Wick Communications

Don’t put off the writing

In Writing techniques on November 12, 2015 at 6:30 pm

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Roy Peter Clark of the Poynter Institute offered up 10 tips for those of us who have occasion to do a little bit of reporting and research. They are all great. But I wanted to focus on two. Specifically, Nos. 1 and 6.

Clark’s first tip: Research and report until you begin to hear a repetition of stories or key information. That strikes me as the most concise and on point explanation of when to quit that I’ve ever heard. (And when I say “quit,” I acknowledge that we never really quit the reporting. But there comes a time to stop thinking and start doing.)

“Listen for anecdotes, those mini-stories that reveal a larger point,” he writes. “When you begin to hear the same key stuff from different sources, it may be a sign you need to gear down the research so that the drafting can be revved up. Most important, never use the need for more research as an excuse for not writing.”

Which brings us to No. 6.

“Get busy writing before your editor … starts yelling at you because you’re about to miss a deadline,” Clark implores.

“Writers often devote a disproportionate amount of their time to research, leaving writing to the very end,” he writes. “… Your story will not be perfect, but most times “good enough” is good enough. Feel the adrenaline. Use it. Then let the work go.” …

If I had a mountaintop, I would climb it and scream those words. Last summer, we had a very good intern who was a Stanford student and used to excelling in anything he put his mind to. At one point I had to tell him that he doesn’t need to get an “A” on every story. Sometimes a “B-“ is good enough. Just. Write. The. Thing.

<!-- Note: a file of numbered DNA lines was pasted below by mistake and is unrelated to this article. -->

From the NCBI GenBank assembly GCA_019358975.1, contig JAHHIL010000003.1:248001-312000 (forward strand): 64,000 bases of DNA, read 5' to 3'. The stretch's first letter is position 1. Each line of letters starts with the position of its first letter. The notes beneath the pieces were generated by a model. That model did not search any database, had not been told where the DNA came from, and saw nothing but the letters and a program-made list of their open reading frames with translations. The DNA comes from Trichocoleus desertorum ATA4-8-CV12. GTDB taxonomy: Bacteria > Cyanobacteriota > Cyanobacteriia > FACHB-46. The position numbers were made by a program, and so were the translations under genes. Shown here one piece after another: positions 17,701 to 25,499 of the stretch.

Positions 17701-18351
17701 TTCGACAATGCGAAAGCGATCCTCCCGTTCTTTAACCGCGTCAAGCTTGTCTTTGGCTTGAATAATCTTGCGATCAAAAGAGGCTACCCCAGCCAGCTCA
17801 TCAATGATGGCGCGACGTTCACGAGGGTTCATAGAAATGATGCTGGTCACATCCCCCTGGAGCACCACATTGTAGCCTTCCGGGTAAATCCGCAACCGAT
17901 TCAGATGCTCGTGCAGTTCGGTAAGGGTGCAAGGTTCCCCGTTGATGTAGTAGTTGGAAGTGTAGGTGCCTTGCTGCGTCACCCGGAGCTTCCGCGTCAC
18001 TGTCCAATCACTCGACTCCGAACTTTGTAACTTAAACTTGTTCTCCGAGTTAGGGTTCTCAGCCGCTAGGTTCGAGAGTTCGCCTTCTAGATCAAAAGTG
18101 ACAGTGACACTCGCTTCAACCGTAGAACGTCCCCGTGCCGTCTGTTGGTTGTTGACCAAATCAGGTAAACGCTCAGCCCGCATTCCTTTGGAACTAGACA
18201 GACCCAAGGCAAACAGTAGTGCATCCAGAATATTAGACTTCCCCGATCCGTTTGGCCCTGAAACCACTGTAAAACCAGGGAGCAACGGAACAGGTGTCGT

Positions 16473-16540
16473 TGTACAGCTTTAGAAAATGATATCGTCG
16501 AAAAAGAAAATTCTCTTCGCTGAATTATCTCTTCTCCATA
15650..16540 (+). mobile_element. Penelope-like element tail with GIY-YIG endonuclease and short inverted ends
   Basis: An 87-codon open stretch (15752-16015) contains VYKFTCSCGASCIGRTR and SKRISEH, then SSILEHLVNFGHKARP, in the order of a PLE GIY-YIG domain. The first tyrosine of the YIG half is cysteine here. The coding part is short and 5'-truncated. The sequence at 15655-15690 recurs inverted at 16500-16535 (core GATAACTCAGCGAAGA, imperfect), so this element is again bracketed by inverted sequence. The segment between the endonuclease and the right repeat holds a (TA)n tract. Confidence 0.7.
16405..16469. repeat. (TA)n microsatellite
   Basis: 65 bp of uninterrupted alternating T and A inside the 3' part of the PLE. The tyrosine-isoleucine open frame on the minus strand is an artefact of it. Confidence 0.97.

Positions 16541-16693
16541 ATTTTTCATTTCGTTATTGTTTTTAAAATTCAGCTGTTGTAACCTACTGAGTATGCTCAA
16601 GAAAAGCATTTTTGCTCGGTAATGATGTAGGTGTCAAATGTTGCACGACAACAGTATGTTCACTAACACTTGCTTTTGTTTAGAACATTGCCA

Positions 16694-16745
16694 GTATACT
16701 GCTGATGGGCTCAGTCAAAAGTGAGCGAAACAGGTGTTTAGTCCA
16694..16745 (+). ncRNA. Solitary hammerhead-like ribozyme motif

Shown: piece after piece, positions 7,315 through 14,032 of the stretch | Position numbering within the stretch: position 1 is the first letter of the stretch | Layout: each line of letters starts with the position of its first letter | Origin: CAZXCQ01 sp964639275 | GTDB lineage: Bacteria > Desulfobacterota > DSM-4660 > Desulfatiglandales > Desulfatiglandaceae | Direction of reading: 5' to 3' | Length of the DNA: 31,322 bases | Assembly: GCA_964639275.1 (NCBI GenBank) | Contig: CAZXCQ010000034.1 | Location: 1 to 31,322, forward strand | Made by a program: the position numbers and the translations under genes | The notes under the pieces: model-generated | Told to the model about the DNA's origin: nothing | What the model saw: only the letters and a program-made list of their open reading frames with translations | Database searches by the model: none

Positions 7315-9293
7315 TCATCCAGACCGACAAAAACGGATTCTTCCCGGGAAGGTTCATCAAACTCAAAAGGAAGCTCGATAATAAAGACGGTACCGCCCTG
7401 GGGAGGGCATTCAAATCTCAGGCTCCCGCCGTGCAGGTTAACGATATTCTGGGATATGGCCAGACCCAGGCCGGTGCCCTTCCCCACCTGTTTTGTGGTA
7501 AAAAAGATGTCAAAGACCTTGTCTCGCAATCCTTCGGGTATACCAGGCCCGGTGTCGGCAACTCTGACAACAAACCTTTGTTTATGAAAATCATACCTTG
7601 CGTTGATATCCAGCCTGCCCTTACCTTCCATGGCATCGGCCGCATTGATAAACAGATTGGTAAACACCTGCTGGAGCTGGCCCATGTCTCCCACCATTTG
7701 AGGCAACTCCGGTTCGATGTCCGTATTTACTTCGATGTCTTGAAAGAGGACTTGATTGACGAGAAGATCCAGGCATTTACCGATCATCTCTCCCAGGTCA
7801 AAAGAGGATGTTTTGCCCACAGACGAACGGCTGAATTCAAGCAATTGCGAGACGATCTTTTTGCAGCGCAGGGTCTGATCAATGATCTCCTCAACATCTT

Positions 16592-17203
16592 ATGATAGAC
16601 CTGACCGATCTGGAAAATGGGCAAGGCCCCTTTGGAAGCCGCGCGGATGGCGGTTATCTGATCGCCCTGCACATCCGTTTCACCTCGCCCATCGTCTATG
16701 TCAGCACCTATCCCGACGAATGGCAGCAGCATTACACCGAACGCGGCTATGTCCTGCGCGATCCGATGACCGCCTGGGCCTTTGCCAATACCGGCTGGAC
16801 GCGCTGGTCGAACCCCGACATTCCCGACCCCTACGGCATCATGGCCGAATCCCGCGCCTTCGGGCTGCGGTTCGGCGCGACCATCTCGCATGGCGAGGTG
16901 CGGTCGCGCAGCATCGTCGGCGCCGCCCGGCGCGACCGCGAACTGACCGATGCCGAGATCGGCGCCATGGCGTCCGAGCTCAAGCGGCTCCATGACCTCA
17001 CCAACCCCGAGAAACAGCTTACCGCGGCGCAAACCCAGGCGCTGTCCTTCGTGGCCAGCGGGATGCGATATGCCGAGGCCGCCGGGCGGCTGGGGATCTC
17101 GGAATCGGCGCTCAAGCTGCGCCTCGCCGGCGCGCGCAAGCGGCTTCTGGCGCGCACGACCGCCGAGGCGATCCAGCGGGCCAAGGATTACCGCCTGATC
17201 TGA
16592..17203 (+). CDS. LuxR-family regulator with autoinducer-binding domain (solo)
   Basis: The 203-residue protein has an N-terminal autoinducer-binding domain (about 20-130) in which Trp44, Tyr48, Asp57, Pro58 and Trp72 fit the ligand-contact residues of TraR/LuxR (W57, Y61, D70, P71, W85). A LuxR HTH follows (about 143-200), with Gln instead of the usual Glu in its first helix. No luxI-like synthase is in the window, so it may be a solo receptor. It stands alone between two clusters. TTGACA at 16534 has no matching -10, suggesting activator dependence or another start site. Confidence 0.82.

I sort of think about what we do as a two-pronged, bifurcated deal – reporting and writing. Clark presents it that way as well. I think that separation is evaporating a bit as we publish to social media even as a story comes together, but writers still put off the writing till the bitter end. That leads to poor execution, stupid mistakes and missed deadlines.

To me, the writing is the fun part. It’s a helluva lot easier than getting the sheriff to talk about something he doesn’t want to talk about. Start it early. Fill in the story with quotes as you get them. Leave a spot for background. As deadline approaches, you’re better off with a story that is 70 percent complete than staring at a blank page.

Clay

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